During a pre-sentence statement, District Attorney John B. Poersch, who successfully prosecuted Mrs. Tinning at her trial, called her a “wicked woman” who “probably is sick” and said she killed Tami Lynne and perhaps two other babies “without remorse.”

Poersch asked Harrigan to impose a 25-year minimum, saying Mrs. Tinning was “aware of the consequences of her acts” but “found them to be of no interest to her at all. They were done for her own personal reasons.”

Callahan objected to Poersch’s characterization of Mrs. Tinning as “wicked,” noting that such a description was not substantiated by anything in the pre-sentence report prepared by the county Probation Department.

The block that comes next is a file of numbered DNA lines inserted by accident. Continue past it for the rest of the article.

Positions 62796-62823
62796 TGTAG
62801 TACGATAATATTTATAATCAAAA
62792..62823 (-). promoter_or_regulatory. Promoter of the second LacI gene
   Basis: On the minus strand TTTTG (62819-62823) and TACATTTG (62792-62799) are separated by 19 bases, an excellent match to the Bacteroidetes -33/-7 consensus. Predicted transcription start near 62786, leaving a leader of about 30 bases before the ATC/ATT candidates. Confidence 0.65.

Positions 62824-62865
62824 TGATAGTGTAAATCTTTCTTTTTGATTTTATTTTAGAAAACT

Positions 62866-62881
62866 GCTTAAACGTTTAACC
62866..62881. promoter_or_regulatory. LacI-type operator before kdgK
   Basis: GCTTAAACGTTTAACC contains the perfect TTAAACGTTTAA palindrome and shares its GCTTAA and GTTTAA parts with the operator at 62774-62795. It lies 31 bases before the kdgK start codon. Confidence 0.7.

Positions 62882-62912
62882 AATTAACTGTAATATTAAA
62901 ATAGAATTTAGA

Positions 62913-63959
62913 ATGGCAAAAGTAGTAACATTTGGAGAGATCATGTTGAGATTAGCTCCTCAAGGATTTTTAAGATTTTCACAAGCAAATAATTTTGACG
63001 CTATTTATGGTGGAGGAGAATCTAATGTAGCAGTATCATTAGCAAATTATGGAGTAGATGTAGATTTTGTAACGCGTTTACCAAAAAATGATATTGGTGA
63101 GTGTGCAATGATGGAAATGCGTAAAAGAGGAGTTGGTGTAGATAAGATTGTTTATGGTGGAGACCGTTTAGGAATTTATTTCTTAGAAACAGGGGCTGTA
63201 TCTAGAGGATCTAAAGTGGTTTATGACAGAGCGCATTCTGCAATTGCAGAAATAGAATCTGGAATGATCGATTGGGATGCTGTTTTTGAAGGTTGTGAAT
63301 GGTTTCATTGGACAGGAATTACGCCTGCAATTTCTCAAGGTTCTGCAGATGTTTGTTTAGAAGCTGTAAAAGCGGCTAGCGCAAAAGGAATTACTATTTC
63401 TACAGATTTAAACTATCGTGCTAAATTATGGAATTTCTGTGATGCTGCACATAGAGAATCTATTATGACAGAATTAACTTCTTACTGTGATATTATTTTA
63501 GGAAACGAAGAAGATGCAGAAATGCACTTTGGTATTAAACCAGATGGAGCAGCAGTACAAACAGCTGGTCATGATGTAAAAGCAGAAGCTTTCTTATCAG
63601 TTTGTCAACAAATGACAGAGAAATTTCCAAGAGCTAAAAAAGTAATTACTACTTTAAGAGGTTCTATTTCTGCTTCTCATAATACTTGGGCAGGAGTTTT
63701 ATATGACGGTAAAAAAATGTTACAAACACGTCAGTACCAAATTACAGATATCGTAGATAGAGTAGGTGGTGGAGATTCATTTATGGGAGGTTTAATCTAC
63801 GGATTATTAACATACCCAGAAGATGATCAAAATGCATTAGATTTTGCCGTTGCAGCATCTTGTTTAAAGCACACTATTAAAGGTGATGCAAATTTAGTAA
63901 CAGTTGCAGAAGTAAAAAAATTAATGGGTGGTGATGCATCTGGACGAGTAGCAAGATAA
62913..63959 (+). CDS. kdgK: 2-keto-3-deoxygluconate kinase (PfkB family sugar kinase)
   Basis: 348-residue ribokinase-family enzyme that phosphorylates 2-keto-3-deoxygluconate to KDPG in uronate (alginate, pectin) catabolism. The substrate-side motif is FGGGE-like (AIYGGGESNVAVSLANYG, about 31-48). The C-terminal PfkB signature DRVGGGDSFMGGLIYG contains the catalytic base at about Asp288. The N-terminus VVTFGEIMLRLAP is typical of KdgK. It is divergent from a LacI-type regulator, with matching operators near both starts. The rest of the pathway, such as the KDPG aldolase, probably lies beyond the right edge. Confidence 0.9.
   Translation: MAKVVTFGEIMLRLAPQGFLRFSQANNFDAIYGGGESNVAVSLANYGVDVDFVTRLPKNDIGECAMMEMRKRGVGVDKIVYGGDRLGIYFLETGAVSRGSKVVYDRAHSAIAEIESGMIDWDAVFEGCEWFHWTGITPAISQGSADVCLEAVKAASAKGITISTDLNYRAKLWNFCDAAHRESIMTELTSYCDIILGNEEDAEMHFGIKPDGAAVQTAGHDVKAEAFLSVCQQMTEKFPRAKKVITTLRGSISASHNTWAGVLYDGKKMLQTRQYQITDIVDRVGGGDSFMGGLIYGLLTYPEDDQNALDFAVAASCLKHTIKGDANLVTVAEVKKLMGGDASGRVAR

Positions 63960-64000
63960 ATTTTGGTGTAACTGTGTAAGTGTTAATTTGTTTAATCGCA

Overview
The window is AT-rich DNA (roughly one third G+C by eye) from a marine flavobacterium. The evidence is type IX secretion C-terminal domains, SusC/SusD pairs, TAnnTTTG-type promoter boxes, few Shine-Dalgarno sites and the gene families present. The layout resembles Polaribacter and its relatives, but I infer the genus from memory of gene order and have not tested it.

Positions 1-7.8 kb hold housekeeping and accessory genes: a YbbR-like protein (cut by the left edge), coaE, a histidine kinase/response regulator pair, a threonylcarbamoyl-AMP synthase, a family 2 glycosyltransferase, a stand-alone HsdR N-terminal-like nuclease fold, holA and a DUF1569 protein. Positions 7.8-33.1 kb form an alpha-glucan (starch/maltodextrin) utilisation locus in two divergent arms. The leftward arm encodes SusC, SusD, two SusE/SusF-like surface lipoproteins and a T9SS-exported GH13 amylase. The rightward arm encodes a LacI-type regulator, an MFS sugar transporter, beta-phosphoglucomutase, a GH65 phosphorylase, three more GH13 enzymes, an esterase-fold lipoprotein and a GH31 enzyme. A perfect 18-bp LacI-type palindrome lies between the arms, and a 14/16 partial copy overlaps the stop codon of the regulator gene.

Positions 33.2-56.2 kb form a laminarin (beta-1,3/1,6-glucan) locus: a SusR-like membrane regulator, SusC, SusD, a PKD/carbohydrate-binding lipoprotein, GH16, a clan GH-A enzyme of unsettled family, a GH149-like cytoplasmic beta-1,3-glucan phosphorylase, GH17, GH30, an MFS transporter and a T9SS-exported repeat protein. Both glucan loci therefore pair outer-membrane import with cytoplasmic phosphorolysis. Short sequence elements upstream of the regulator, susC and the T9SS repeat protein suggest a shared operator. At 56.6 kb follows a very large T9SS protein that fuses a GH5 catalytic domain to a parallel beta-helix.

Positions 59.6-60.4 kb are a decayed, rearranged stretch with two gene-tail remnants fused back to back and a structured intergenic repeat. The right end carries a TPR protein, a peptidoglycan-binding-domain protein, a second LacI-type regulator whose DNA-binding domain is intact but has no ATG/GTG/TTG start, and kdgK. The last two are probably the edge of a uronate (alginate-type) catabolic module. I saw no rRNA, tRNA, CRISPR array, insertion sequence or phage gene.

Also see: Convicted child killer Marybeth Tinning released, Aug. 21, 2018

He said he was “upset that, in this 200th year of our Constitution,” Poersch would ask for a sentence which the Legislature intended be imposed on someone with a previous criminal background.

Callahan quoted from the pre-sentence report that “except for the current circumstances,” Mrs. Tinning would “not be a likely candidate for state prison,” and he added that “as the facts stand before the court” in this case, Marybeth Tinning is entitled to the 15-year minimum.

Had Harrigan imposed a 15-year minimum, Mrs. Tinning would have been eligible to apply for parole in the year 2002 and would have been eligible to apply for the work-release program in 1999.